Paper No. 4-10
Presentation Time: 11:20 AM
CHARACTERIZING DROUGHT, SNOW, AND LANDSCAPE HYDROLOGY IN THE COLORADO RIVER BASIN USING A HIGH RESOLUTION, GRID-BASED WATER BALANCE MODEL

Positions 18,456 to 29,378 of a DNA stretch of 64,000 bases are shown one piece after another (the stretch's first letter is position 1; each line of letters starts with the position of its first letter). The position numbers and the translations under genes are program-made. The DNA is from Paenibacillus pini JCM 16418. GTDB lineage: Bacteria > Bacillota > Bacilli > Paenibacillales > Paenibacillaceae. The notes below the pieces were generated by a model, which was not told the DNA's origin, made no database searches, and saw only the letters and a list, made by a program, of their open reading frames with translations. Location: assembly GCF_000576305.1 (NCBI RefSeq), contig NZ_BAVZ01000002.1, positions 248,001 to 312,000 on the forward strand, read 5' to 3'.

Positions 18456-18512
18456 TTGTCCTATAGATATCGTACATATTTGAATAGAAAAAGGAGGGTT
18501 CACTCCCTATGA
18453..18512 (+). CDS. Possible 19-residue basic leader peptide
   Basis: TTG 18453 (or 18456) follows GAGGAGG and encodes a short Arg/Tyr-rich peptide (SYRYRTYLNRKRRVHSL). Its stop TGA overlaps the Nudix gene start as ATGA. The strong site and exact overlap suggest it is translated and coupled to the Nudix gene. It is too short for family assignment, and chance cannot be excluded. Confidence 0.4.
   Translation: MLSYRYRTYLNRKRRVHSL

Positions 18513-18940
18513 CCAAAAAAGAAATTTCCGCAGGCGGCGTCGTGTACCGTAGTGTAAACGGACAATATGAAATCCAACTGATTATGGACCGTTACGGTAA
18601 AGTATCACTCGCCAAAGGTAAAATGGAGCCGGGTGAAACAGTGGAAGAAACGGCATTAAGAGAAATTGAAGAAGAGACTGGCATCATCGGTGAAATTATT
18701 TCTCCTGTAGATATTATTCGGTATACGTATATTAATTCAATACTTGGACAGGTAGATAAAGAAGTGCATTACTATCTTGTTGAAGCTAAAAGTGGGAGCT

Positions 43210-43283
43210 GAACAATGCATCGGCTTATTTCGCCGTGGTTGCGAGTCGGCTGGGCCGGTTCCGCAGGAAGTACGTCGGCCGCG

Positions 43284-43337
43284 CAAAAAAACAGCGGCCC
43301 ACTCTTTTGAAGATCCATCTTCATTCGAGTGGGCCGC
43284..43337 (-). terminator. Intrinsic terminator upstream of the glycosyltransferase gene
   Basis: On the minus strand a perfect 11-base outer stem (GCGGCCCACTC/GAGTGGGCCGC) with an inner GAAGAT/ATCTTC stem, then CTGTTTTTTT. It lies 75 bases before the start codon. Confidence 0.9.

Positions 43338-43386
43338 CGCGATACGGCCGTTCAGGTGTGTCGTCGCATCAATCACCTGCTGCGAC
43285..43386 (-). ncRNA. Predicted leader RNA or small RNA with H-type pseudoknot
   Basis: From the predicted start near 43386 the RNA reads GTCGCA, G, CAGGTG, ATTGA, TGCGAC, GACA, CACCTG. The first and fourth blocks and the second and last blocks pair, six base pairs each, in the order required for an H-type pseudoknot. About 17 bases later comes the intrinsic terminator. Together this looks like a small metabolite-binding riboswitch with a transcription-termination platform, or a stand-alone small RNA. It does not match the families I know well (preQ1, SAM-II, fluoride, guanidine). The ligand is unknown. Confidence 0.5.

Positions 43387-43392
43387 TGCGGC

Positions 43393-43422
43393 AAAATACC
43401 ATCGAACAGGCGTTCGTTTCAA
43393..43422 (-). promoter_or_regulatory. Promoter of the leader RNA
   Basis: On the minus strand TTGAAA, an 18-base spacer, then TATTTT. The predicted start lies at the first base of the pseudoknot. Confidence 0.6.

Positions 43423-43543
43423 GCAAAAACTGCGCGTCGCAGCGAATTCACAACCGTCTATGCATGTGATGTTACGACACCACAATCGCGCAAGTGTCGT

Drought in the Colorado River Basin (CRB) is impacting the water supply for over 40 million people in 7 states. Compared to past droughts, the current drought is unique because of the combined trends of increasing air temperature and decreasing precipitation starting at about the turn of the century. To analyze the effects of the current drought relative to the historical climate, the Basin Characterization Model (BCM) was used to simulate the monthly water balance for the CRB using a high-resolution 270-meter grid with about 9.5 million cells. Climate inputs were developed using gridded monthly (~4-km) PRISM precipitation and maximum and minimum monthly air temperature data, downscaled to the CRB, from October 1895 through October 2021. Parameters defining physical basin properties were calculated using available geospatial data. The BCM uses an energy-balance approach to simulate potential evapotranspiration (PET). Actual evapotranspiration (ET), soil moisture, snow accumulation, snow melt, recharge, runoff, and climatic water deficit (CWD, defined as PET minus ET) are simulated using climate inputs, simulated PET, calculated soil storage capacities, estimated bedrock and alluvium permeability, and monthly vegetation parameters. Parameters affecting snow accumulation and melt, ET, and sub-basin discharge were calibrated using snow water equivalent (SWE) data, published monthly ET maps for CONUS, and streamflow data. The CWD was used to identify drying soils and landscapes relative to conditions prior to about WY 2000 and was used to identify differences in the spatial distribution of drought severity. To quantify the severity of drought between locations in the CRB, monthly drought indices and cumulative departures from long-term means were calculated for CWD, runoff, and recharge. Preliminary results showed the 20-year mean total available water (recharge + runoff) declined by 18% for the upper CRB and by 37% for the lower CRB compared to conditions at the end of the century. Consistent trends of increasing CWD and decreasing SWE starting from about WY 1991 for the Lower CRB and WY 1999 for the upper CRB were identified. Multi-year drought indices showed severe drought in terms of recharge for the lower CRB, whereas results for the upper CRB showed severe drought in terms of both recharge and runoff.